Icing sugar is one of those things that is practically impossible to find when you really need it – just like cocoa powder. When I’m baking, I usually need both and it’s a given that I will, at best, find one – and perhaps not even in sufficient quantity. And that was back in Koramangala, where you can find most things in walking distance. Here, out in the middle of nowhere, I didn’t really expect to find it easily and I was right. I drew a blank on Sunday, so on Monday evening, I drove around the shops near office and eventually got lucky. Then, of course, I picked up one year’s supply of it.

Monday evening was a busy evening even by our standards. Some aggressive efforts over the weekend had resulted in one domestic help being engaged and she reported for work on Monday evening. She speaks only Kannada, which I speak very little of, so somewhere in our communications I understood that she would both clean and cook. By 8.15, when she had finished cleaning and washing dishes (and practically emptying our water tank in the process; why do these women always use much, much more water than required to wash dishes? Haven’t they ever faced water shortage in their lives? Don’t they – they of all people, they, who might have to carry water in buckets to their homes, who might have to share a toilet with 20 others, which will obviously run out of water – don’t they realize how precious water is????)

Anyhow, when she had finished wasting our water and giving Amit a heart-attack, she tied up her sari and made to leave. Cooking? It’s too late – some other day, perhaps, she said. Great. If I’d known that, I’d have made her do the cooking first. Who wants a clean house when you can have a hot meal instead? But it was too late now. So after she left and the kids went to bed, I got to work on the cooking and then right around midnight, I finally finished up the cake and it was ready to eat.

Why wait? I plunged the knife in with minimum ceremony and…

It got stuck!

Oh, right – that’s why the recipe calls for baking powder, which, in my sleep-deprived state on Sunday night, I’d forgotten to put. So instead of the light, soft, melting cake I usually get, I got a tough, leathery load of lead. Great. This was clearly not the best ever Best Ever Fudge Cake.

At least the icing was ok, so I gritted my teeth and stolidly worked my way through a slice; Amit, of course, gave up after a few bites. That was probably a smart thing to do – I doubt that kilo of lead in my stomach late at night did anything to improve my tennis six hours later. But what the heck – I had to have birthday cake on my birthday, right? (Sometimes, determination is SO counterproductive.)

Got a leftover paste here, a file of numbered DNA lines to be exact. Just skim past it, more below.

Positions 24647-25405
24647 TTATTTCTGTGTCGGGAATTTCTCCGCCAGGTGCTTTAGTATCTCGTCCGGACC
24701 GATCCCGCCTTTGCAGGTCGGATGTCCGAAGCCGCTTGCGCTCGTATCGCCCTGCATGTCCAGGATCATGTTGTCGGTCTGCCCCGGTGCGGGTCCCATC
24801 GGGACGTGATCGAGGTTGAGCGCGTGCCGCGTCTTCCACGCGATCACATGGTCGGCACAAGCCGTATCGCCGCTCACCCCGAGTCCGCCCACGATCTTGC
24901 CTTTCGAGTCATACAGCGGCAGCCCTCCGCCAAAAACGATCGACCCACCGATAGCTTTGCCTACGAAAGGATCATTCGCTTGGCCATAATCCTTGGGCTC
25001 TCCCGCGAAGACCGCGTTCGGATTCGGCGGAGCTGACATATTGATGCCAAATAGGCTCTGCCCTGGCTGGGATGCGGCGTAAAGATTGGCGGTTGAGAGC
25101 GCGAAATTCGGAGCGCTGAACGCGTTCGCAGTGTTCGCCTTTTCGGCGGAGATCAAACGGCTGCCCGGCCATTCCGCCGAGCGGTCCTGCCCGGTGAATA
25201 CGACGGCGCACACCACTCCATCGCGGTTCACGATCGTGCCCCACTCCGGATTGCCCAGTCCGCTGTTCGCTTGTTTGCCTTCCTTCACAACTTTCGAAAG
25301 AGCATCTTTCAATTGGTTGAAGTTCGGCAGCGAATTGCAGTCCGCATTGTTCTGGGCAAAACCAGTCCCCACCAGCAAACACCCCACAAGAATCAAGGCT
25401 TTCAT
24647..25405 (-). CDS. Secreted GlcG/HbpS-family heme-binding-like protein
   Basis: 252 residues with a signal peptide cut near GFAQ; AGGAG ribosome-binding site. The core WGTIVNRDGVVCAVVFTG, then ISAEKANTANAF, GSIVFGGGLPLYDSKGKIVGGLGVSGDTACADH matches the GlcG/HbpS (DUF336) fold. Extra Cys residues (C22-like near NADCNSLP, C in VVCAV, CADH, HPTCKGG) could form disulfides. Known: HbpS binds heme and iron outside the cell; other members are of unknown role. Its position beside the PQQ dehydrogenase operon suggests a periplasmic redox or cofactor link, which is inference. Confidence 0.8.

So late nights, bad cake, and erratic tennis notwithstanding, we were headed for dinner out on birthday night. We drove to work together, dropping the kids at school, their lunch at daycare, and enduring innumerable traffic jams along the way; and a little after 5.30, we left office together, picking up the kids, enduring further traffic jams and heading for our old home. There, with many disclaimers as to the quality, we dropped off birthday cake and kids with S&P (many thanks, guys) and went for dinner. We went to Via Milano, an Italian restaurant that we’ve been to once before. It was a good evening – good food, good beer, good ambience, good service. (It was, of course, ridiculously expensive… but we only go out thrice a year without the kids, so we didn’t mind too much.) It would have been a fantastic evening if we hadn’t both been falling asleep immediately after dinner. From around 10 p.m. onwards, we both had a battle on our hands – and, in my case, a losing battle at that – to keep our eyes open till we could pick up the kids and drive back home. Luckily, Amit was driving – he does a better job of keeping his eyes open at critical junctures. Also, we did get stopped for a breathalyzer test, which I would probably not have passed.

Leaving home for a late night out with the kids is like going out of town for a week. We had the kids’ school bags, with snack boxes and water bottles; their lunch bag, with a zillion boxes of food and a change of clothes; their night bag with yet another change of clothes and a blanket; their shoes, which they had worn all day, but weren’t wearing now because they were asleep; our laptop cases; my handbag; and a bag of stuff we’d picked up from S&S along the way. At least some of this would have to be sorted out before we could crash out.